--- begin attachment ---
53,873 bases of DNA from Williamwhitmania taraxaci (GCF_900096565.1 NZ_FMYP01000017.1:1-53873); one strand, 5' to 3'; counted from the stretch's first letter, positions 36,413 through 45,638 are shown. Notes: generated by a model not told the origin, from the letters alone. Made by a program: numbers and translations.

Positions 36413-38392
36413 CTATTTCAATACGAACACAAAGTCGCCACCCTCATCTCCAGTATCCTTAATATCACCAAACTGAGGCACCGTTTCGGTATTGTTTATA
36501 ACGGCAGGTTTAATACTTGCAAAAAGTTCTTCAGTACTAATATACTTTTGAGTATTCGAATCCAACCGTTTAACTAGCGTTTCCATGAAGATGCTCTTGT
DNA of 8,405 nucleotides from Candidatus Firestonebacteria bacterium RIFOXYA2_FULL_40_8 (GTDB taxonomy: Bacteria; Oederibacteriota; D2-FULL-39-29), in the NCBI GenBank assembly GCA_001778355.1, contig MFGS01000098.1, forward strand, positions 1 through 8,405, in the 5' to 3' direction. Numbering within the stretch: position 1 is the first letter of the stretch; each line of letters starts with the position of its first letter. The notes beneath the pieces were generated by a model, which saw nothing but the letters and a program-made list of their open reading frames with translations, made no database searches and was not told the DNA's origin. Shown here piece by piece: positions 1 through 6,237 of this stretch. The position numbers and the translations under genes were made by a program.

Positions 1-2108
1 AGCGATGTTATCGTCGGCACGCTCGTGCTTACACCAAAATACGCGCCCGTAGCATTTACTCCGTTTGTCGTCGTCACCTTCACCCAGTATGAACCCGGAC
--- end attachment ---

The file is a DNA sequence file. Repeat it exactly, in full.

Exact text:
53,873 bases of DNA from Williamwhitmania taraxaci (GCF_900096565.1 NZ_FMYP01000017.1:1-53873); one strand, 5' to 3'; counted from the stretch's first letter, positions 36,413 through 45,638 are shown. Notes: generated by a model not told the origin, from the letters alone. Made by a program: numbers and translations.

Positions 36413-38392
36413 CTATTTCAATACGAACACAAAGTCGCCACCCTCATCTCCAGTATCCTTAATATCACCAAACTGAGGCACCGTTTCGGTATTGTTTATA
36501 ACGGCAGGTTTAATACTTGCAAAAAGTTCTTCAGTACTAATATACTTTTGAGTATTCGAATCCAACCGTTTAACTAGCGTTTCCATGAAGATGCTCTTGT
DNA of 8,405 nucleotides from Candidatus Firestonebacteria bacterium RIFOXYA2_FULL_40_8 (GTDB taxonomy: Bacteria; Oederibacteriota; D2-FULL-39-29), in the NCBI GenBank assembly GCA_001778355.1, contig MFGS01000098.1, forward strand, positions 1 through 8,405, in the 5' to 3' direction. Numbering within the stretch: position 1 is the first letter of the stretch; each line of letters starts with the position of its first letter. The notes beneath the pieces were generated by a model, which saw nothing but the letters and a program-made list of their open reading frames with translations, made no database searches and was not told the DNA's origin. Shown here piece by piece: positions 1 through 6,237 of this stretch. The position numbers and the translations under genes were made by a program.

Positions 1-2108
1 AGCGATGTTATCGTCGGCACGCTCGTGCTTACACCAAAATACGCGCCCGTAGCATTTACTCCGTTTGTCGTCGTCACCTTCACCCAGTATGAACCCGGAC